Louie Anderson (‘Baskets’): ‘We are all misfits in Hollywood and found better lives’ [EXCLUSIVE VIDEO INTERVIEW]

“As a stand-up comic I feel like I don’t need anyone because it’s a solo performance,” confesses “Baskets” star Louie Anderson. In our recent webchat (watch the exclusive video above), he continues, “You think you’re the greatest and funniest. You really think you’re a big shot sometimes. At least I do, earlier in my life especially. ‘Baskets’ was a great opportunity to go into a situation and not have the show depend on me. It made me better. I wasn’t the star. It was great for the whole experience.”

The fourth season of “Baskets” marked the last for the FX comedy. The series stars Zach Galifianakis, who plays a set of twin brothers trying to navigate life in Bakersfield, California. Anderson says, “I learned so much acting wise. Zach is a great actor to watch. He’s also such a kind person and the most reluctant superstar I’ve ever worked with. This actual show was about a bunch of misfits in Bakersfield. And we are all misfits in Hollywood. We all found better lives throughout the series.”

Anderson plays Christine Baskets, the mother to Galifianakis’ characters. It’s a role that won Anderson an Emmy for the first season of the show. The actor reveals, “The show led me to find out so much about my mom and what she went through. One day I came home and was very emotional. I had done a scene with Alex Morris. I wondered if my mom was ever this happy. That opened a floodgate and I wrote my mom all these letters telling her I was playing her on TV. It was a really cathartic experience. I took a lot of joy away from it.”

In bringing his mom to life on screen, Anderson reflects on “her nuance and tiny little gestures. But also her humanity. I stuck that in there as much as possible. She loved people. Even though they disappointed her and hurt her feelings, she always lived the idea of a person. She saw human beings for what they could be more than what they were often. I think that’s why people will send me an email saying ‘I wish Christine was my mum.’ I was able to bring that motherhood she so brilliantly portrayed, raising 11 children with an alcoholic father.”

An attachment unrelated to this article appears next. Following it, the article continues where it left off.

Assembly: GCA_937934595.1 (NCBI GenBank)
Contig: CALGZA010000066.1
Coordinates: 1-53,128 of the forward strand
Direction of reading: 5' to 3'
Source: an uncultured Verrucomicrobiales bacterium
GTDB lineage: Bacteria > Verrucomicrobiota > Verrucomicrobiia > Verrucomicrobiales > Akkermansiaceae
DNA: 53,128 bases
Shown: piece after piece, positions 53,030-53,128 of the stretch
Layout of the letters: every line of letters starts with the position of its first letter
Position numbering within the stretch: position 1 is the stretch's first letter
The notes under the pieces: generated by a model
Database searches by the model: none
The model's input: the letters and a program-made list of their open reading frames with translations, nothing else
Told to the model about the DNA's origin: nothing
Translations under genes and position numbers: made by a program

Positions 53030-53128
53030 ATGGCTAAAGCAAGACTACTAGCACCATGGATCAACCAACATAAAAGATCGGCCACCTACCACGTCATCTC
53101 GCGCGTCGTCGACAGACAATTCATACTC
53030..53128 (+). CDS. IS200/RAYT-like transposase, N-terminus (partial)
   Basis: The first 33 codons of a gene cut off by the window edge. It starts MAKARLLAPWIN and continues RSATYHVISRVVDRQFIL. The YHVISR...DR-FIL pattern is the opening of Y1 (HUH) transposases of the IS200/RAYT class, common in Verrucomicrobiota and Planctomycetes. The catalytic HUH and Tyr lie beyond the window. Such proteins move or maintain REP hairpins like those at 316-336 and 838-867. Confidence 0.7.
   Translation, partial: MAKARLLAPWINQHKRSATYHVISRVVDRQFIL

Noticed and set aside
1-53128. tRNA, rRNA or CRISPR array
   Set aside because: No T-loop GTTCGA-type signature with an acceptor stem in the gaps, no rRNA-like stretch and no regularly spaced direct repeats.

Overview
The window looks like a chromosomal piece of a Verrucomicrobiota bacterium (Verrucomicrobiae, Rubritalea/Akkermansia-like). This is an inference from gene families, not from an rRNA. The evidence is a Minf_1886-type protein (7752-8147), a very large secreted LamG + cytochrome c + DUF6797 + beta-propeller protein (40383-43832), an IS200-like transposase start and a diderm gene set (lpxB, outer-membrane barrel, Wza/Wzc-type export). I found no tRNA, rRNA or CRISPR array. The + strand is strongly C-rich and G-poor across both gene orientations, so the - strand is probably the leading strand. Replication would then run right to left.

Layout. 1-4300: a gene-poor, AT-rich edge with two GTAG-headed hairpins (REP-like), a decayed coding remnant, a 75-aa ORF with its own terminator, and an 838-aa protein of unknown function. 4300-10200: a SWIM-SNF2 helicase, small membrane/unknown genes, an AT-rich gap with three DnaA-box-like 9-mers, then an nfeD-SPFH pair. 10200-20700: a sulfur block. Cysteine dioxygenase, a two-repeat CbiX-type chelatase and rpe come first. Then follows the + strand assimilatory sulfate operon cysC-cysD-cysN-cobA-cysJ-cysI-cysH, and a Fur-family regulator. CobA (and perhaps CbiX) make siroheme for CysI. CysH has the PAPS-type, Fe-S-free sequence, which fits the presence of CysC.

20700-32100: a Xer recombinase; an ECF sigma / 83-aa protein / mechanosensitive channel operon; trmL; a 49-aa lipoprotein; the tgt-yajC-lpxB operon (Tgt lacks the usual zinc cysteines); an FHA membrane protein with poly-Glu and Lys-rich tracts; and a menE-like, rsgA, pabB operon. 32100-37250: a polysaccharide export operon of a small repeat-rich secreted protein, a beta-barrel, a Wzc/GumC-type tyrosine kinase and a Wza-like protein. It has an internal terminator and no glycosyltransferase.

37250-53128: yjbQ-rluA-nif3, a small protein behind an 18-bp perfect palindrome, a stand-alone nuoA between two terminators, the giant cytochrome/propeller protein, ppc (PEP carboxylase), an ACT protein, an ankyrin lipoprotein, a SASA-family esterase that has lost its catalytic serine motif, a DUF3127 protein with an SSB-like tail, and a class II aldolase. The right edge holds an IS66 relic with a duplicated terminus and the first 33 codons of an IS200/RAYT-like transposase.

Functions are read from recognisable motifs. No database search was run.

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In the penultimate episode of the series, ‘Mrs. Baskets Goes to Sacramento,’ the family goes to the state capitol to protest a high speed rail construction. When Christine finally takes the stand, however, she changes her mind. Anderson explains, “It was very hard because there were a lot of moving parts in that scene. I had to switch from being against something to be suddenly for it. It was beautiful stuff. I always thought my mom could have been a really great politician. I tried to embody her. The character became my mother when she said she wasn’t against it. Afterwards, and even now, it was an emotional scene.”

The episode also had big  comedy moments which Anderson remembers: “When we fall down the state capitol steps. For me it was so funny. Every time Zach would go to pull me up, he would fall down, on top of me, on purpose. It would just make me laugh so much. It was funny with the outfits we wore and how crazy we were about the whole fiasco.”

The last scene of the series Anderson says, “Was super emotional because we were going to drive out of there and that was it. I think everyone was content with that.”

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